Non-psychiatric inpatient care preceding admission for self-harm in young people
(English)Manuscript (preprint) (Other academic)
Many young people contact health services before they harm themselves intentionally. However, they often seek care for non-suicidal or non-psychiatric causes despite having suicidal thoughts. We investigated the non-psychiatric hospital diagnoses received by young people during the year before their first admission to hospital for self-harm.
From a national register, we selected people who were hospitalised for an episode of self-harm during the period 1999-2009, at which time they were aged 16 to 24. We compared them with matched controls regarding the probability for being admitted with different diagnoses during the year preceding the self-harm admission.
The study included 48,705 young people (16,235 cases and 32,470 controls). Those admitted for self-harm were more likely than controls to have been hospitalised for non-psychiatric reasons, which included symptomatic diagnoses such as abdominal pain, syncope/collapse, unspecified convulsions, and chest pain. Certain chronic somatic illnesses were also overrepresented, such as epilepsy, diabetes mellitus type 1, and asthma.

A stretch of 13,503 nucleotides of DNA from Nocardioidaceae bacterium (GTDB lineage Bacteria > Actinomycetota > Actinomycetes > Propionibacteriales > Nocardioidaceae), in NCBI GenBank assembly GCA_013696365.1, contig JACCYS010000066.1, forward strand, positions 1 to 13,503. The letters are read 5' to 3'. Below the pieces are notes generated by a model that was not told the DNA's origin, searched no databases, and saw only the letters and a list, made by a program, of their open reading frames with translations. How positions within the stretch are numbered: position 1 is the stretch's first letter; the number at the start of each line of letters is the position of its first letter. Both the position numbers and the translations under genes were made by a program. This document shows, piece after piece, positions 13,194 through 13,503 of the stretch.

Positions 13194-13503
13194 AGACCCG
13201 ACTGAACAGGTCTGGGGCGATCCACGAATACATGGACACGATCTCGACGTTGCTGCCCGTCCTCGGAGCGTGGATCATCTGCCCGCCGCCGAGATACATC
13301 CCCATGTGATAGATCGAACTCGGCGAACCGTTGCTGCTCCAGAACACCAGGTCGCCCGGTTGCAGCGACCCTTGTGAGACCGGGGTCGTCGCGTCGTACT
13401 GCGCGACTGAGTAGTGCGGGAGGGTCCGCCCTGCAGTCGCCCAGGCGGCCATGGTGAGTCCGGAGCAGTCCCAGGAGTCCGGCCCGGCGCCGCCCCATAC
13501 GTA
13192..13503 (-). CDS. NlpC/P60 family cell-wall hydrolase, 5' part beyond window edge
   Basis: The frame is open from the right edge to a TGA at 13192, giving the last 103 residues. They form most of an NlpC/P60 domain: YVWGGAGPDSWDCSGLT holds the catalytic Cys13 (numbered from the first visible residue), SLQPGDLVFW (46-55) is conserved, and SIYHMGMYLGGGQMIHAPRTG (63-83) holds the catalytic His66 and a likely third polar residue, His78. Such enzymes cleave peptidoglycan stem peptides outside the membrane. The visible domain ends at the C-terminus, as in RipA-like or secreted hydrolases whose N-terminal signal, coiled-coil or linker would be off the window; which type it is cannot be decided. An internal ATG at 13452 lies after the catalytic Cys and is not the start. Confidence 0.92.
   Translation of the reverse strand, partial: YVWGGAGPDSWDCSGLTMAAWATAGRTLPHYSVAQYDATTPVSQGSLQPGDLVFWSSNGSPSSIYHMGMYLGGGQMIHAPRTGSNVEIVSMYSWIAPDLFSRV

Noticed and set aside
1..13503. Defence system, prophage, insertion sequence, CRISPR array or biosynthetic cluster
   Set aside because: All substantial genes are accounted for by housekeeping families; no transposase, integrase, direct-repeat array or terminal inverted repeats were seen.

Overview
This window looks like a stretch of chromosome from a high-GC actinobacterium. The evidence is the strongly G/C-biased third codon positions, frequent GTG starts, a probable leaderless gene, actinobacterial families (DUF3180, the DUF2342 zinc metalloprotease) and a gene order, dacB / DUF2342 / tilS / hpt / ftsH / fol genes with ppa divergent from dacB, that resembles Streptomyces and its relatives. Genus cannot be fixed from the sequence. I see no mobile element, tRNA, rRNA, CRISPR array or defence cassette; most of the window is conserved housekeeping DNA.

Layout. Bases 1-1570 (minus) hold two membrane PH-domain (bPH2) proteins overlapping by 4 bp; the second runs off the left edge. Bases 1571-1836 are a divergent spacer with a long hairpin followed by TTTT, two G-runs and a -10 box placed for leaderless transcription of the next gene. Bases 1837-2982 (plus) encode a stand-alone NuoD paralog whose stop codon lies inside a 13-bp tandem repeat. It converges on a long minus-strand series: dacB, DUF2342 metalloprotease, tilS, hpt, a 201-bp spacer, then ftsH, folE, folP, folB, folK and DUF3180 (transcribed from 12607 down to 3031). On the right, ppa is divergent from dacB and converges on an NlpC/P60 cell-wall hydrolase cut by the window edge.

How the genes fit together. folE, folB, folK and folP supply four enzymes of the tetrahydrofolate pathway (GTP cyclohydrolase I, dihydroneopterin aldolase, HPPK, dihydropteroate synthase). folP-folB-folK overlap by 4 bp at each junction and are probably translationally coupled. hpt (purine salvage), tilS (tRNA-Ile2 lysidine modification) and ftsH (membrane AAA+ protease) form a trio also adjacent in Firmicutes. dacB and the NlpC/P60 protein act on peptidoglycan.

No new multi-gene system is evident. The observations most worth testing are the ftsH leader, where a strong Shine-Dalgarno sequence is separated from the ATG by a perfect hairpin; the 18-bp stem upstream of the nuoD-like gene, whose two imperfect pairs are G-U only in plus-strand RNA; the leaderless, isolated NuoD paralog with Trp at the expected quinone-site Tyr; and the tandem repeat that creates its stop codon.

Symptomatic diagnoses were more common in those who had been admitted for self-harm. It is possible that psychiatric problems could have been the cause of the symptoms in some of these admissions where no underlying illness could be found, and if this was not uncovered it might lead to a delay in suicide risk assessment. For several chronic illnesses, when admitted to hospital, a psychiatric evaluation might be indicated.
Case-control, Register study, Self-harm, Somatic disorders, Suicide attempt, Young people
Research subject Psychiatry
IdentifiersURN: urn:nbn:se:umu:diva-120695OAI: oai:DiVA.org:umu-120695DiVA: diva2:929433